2. Clubhouse report
  3. Other items

VIII. Quality of Life Committee issues
  1. Neighborhoods USA conference tour preparation
  2. University District police officer recognition program
  3. University District Development Corporation home improvement grant program
  4. Yard parking ordinance progress
  5. Other items

IX. New, old, other business and announcements

X. Adjourn

Association Seeks Bids for Landscaping Work

Request for Bids
Lawn Maintenance of Broadmoor Park, Little Rock, Arkansas

Description of Park

                Broadmoor Park is a grassy, wooded area in the center of the Broadmoor Neighborhood of Little Rock at South University Avenue and Broadmoor Drive. The park is reached by pedestrians through four fenced sidewalk easements. Vehicle access is through an easement at 19 Belmont Drive.
                The park includes the crest of Broadmoor Dam on the east end of Broadmoor Lake and vehicular easements which approach the crest of the dam from Broadmoor Drive on the north end and Lakeshore Drive on the south end including the lawn area directly adjacent to the east between the access and the shopping center access road, up to the edge of the trees on the dam. For purposes of this request, the crest of the dam does not include the wooded downstream slope of the dam east of the fence which runs the length of the dam.

Scope of Work

1.  Mow Broadmoor Park, including the crest of the dam , vehicular easements, and the lawn area directly adjacent to the east between the access and the shopping center access road up to the edge of the trees on the dam once before Easter (April 4, 2010), then at least twice per month, but not more than once in any ten-day period from May 1, 2010, to October 31, 2010.

2.  Trim vegetation and remove trash and debris from tennis court and the area between the tennis court fence and private fence on the south side once per month.

3.  Trim shrubs and vines from pedestrian easement entrances to the park to allow unobstructed passage along sidewalks with each mowing. Edge sidewalks and remove debris.

4.  Remove debris, weeds, and dead plants from the two mulched play areas and bedded areas by Clubhouse with each mowing.

5.  Edge around lawn perimeters, sidewalks, fences, buildings, and bedded areas with each mowing to provide a neat appearance and to keep grass, shrubs, bamboo, and vines under control. Use appropriate herbicide or tools to keep poison ivy away from paths or other areas where people may brush against it.

6. Remove fallen limbs and trash before each mowing. Sweep or blow clean all sidewalks and concrete areas affected by work. (The pool and concrete pool deck must be kept free of debris and clippings to avoid clogging the filter.)

7.  Mow or string trim the path around the lake once in May and once in July and trim vegetation, including shrubs and tree limbs to keep a path at least four feet wide and eight feet high clear for pedestrians. Remove cut woody vegetation.

The contractor will be responsible for liability insurance, workmen's compensation coverage, and any required licenses and permits.

We will be glad to walk the park with prospective bidders.

Please direct questions to Edward Swaim, 661-9879 or edwardswaim@yahoo.com.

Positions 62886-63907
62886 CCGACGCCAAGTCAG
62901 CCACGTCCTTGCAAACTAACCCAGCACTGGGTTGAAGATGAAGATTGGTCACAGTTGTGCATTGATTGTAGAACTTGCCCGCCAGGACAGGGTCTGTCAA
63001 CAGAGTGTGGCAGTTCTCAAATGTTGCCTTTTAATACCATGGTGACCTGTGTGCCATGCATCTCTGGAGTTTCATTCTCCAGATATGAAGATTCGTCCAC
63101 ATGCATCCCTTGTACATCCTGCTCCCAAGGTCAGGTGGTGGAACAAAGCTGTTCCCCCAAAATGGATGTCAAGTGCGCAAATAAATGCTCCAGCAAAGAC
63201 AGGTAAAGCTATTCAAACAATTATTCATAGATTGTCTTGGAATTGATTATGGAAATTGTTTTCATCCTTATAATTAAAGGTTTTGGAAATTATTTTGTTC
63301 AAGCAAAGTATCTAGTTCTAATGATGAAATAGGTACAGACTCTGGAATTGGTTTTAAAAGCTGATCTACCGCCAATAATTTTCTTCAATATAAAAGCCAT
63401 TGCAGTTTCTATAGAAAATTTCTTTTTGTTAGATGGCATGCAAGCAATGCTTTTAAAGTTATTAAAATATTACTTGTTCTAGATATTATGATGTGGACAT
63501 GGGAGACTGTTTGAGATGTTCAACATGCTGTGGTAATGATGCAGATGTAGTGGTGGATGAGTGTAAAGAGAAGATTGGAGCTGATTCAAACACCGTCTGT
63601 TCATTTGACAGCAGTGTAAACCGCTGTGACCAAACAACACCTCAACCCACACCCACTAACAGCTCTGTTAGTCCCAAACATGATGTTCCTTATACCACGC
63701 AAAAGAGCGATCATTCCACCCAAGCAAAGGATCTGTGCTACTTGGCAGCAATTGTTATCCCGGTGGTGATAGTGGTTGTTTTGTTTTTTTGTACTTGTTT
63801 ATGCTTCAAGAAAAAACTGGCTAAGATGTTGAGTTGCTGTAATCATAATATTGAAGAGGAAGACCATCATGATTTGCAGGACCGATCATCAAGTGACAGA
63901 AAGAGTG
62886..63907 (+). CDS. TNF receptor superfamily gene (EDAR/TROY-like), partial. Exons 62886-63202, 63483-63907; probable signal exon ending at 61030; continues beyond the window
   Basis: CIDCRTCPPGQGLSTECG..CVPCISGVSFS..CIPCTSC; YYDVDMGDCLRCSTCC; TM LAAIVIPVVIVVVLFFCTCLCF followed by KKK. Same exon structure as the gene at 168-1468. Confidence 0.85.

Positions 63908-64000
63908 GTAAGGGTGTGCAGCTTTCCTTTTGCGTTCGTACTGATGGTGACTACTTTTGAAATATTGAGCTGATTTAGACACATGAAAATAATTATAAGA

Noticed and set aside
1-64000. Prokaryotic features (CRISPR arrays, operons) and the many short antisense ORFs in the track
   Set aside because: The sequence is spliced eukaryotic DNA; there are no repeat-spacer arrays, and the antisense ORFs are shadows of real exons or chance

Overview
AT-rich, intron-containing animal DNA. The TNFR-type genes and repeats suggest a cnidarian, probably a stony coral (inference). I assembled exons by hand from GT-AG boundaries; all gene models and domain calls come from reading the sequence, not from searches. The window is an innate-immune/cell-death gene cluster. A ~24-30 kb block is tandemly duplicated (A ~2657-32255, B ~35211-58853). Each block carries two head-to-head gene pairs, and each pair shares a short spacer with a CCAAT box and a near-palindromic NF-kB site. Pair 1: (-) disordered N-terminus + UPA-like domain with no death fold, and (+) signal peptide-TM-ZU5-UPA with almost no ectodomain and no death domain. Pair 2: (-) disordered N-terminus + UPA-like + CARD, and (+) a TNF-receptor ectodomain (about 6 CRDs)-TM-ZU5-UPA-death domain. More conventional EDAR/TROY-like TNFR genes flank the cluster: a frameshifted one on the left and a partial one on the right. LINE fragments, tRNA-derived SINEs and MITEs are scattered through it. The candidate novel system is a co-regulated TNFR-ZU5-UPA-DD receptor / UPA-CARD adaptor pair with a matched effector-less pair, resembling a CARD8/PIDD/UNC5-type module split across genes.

Bids must be submitted to the Broadmoor Recreational Improvement District, Post Office Box 4072, Little Rock, Arkansas 72114 or to Edward Swaim, 36 Rosemont Drive, Little Rock, Arkansas 72204 by 5 p.m. March 4, 2010. Bids will be opened at the March 4, 2010, board meeting at 7 p.m. at 19 ½ Belmont Drive.



Request for Bids
Brush Removal Broadmoor Dam, Little Rock, Arkansas

Description of Dam

                Broadmoor Dam is located between Broadmoor Drive and Lakeshore Drive in the Broadmoor Neighborhood of Little Rock. The eastern, downstream slope of the dam is approximately 600 feet long by 50 feet wide. It is covered by a mixture of mature pine and hardwood trees, saplings, shrubs, and grass.
                State law requires all trees under 6-inches diameter at breast height and all woody vegetation to be removed from the dam.

Scope of Work

Work is to be done two times in 2010, once in April and once in October.

1.  Cut flush with the ground and remove all woody vegetation (including privet hedge) under 6-inches diameter at breast height.

2.  Remove and dispose of all trash, debris, and fallen limbs.

3.  Use appropriate herbicide to treat cut stumps of woody vegetation to kill other woody vegetation while allowing grass to grow.

4.  Sweep or shovel debris from toe of dam along retaining wall to allow free flow of water to drain at center of dam.

5.  Trim grass and weeds so that they are no higher than six inches.

6.  Woody vegetation growing within one foot of fence line on crest of dam is not to be cut or sprayed.

The contractor will be responsible for liability insurance, workmen's compensation coverage, and any required licenses and permits.

We will be glad to walk the dam with prospective bidders.

Please direct questions to Edward Swaim, 661-9879 or edwardswaim@yahoo.com.

Bids must be submitted to the Broadmoor Recreational Improvement District, Post Office Box 4072, Little Rock, Arkansas 72114 or to Edward Swaim, 36 Rosemont Drive, Little Rock, Arkansas 72204 by 5 p.m. March 4, 2010. Bids will be opened at the March 4, 2010, board meeting at 7 p.m. at 19 ½ Belmont Drive.